NDSU Athletics

Frazier Strong and Steady in Bison Backfield

King Frazier may not get the press that more "exciting" players like Lance Dunn and Bruce Anderson get, but he's leading the team in attempts, yards, and touchdowns in the running game. Frazier is a powerful back, whose punishing style wears on teams deep into the fourth quarter.

I'm guilty of it.  We're actually all guilty of it here at BisonReport.  It's sometimes more fun to talk about Lance Dunn because he is so very fast.  It's fun to talk about Bruce Anderson because of his talent, his yards-per-carry and his ability to pitch in on special teams.  It's fun to talk about Chase Morlock because he plays all over the field and grew up just a few miles from the stadium.

Bison senior King Frazier has actually carried the football more than 24 times than any other Bison back.  He's leading the team in rushing and leading the team in rushing touchdowns.  The Bison have a bigger offensive line than they've ever had.  They're a punishing run unit that wears teams down, and Frazier is the 212 pound back that attacks tacklers and assists in that process.

"It goes to what the coaches preach.  We pride ourselves on wearing defenses down.  I run hard, right at them.  You can tell, hands on their hips and breathing hard.  That's when we really like to shine and show what the Bison do." said Frazier

That philosophy was evident, especially in the program-elevating win over Iowa.  The Bison dominated the fourth quarter.  Frazier pitched in 22 yards on 4 carries in the final fifteen minutes, but the "body blows" he delivered the Hawkeyes during the first three quarters on the way to 99 yards rushing had a lot to do with just how beat up the Hawkeyes were late in that game.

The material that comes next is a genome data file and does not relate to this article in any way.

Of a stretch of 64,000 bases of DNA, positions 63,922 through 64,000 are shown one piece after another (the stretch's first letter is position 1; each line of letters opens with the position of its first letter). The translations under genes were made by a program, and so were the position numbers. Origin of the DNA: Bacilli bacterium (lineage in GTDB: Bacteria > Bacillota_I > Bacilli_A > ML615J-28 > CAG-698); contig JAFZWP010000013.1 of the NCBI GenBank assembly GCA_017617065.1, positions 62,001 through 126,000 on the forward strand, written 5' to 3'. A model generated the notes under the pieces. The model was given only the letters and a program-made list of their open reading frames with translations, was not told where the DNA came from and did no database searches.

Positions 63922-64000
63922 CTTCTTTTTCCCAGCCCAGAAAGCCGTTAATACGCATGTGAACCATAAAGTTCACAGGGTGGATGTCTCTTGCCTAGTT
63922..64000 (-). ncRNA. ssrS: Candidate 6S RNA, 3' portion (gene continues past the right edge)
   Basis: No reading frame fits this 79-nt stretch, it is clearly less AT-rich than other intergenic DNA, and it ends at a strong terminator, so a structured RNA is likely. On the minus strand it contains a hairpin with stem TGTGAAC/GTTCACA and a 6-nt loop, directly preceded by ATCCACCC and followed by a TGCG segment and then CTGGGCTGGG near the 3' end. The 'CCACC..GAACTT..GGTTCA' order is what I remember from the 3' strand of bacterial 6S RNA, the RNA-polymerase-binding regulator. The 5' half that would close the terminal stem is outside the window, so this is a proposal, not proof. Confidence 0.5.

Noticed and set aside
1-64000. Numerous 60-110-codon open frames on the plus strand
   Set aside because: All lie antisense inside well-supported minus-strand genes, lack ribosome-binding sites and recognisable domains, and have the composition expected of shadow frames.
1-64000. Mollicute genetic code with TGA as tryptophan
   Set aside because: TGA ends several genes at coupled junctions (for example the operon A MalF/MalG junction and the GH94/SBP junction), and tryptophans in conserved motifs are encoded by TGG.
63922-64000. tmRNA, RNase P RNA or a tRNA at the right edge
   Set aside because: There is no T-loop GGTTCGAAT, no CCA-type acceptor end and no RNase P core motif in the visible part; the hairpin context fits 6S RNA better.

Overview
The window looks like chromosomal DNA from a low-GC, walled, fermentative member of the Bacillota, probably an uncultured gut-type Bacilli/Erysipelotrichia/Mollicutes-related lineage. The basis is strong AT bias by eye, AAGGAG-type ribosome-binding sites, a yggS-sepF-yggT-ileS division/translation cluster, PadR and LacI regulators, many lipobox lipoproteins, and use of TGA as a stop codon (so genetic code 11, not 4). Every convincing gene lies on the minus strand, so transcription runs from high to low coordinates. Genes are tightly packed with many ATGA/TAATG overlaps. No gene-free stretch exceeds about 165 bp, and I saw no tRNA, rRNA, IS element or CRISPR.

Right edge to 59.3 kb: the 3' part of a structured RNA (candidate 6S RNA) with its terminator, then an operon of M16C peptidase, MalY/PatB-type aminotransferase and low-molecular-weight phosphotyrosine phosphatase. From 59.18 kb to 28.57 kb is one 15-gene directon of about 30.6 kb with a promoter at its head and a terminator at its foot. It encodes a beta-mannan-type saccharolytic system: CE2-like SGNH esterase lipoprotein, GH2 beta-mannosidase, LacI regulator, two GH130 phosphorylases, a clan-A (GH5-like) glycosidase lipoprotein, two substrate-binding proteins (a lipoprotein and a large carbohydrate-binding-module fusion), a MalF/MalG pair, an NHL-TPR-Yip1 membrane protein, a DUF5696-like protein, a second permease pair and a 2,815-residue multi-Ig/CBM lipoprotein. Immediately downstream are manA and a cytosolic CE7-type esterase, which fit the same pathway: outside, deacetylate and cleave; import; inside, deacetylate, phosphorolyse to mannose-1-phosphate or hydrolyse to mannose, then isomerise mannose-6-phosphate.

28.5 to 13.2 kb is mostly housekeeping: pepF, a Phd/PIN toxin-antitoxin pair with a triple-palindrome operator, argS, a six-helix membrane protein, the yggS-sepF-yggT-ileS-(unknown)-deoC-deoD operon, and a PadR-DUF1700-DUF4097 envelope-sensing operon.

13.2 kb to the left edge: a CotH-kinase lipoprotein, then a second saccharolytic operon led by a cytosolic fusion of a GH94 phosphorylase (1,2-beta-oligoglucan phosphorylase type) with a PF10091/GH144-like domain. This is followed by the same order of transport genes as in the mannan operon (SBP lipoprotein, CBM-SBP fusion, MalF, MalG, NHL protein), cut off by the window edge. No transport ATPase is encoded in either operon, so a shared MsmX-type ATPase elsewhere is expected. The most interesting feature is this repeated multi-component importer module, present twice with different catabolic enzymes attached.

Frazier was actually recruited by the Bison out of high school.  He chose to walk on to Nebraska's program and compete in the Big Ten conference.  After redshirting, Frazier competed as a freshman, appeared in 12 games and played a key role on special teams.  He was used sparingly on offense, but did score a touchdown.  After Nebraska brought in several nationally ranked running back prospects, Frazier's spot on the depth chart was in jeopardy, and he renewed the mutual interest with North Dakota State.

Frazier, like the rest of the Bison backs, would love to get more carries, but his selflessness is just another example of Bison Pride.  Frazier wearing down opponents and agreeing to share the load with the rest of his running back brothers has led to numerous explosive gains in the second halves of games by not only Anderson and Dunn, but by quarterback Easton Stick as well.

He has certainly been the "bell cow" back.  89 carries and 464 yards on the ground are impressive at this point.  He's clearly on the path for a 1,000 yard season.  Frazier has also only suffered 5 yards worth of lost yardage all season.  His no-nonsense approach to running the football is appreciated by Tim Polasek and the offensive staff.  The former Husker is also NDSU's best weapon around the goal line, with two more touchdowns (of any kind) than anyone else on the team.

Frazier is continually underrated.

The Bison are trying to get back to running the football in the way that they have all season long.  South Dakota State was not a good run defense (they weren't really a good defense, period) yet the Bison were out-gained, both on the ground and overall.  NDSU had the ball with four minutes left and a chance to melt the clock away as they have done so many times in the past, and failed.  

"We just have to finish a lot better than we did last week.  We didn't finish a lot of blocks, and I didn't finish a lot of runs."

NDSU will take off for two road games, much like they did a season ago after dropping a game at home to South Dakota.  The Bison, who've lost one road conference game since 2010, look to get healthy away from the dome as the almost always do.  

What makes the Bison so tough on the road? Frazier sums it up nicely:

"We just hungry." 


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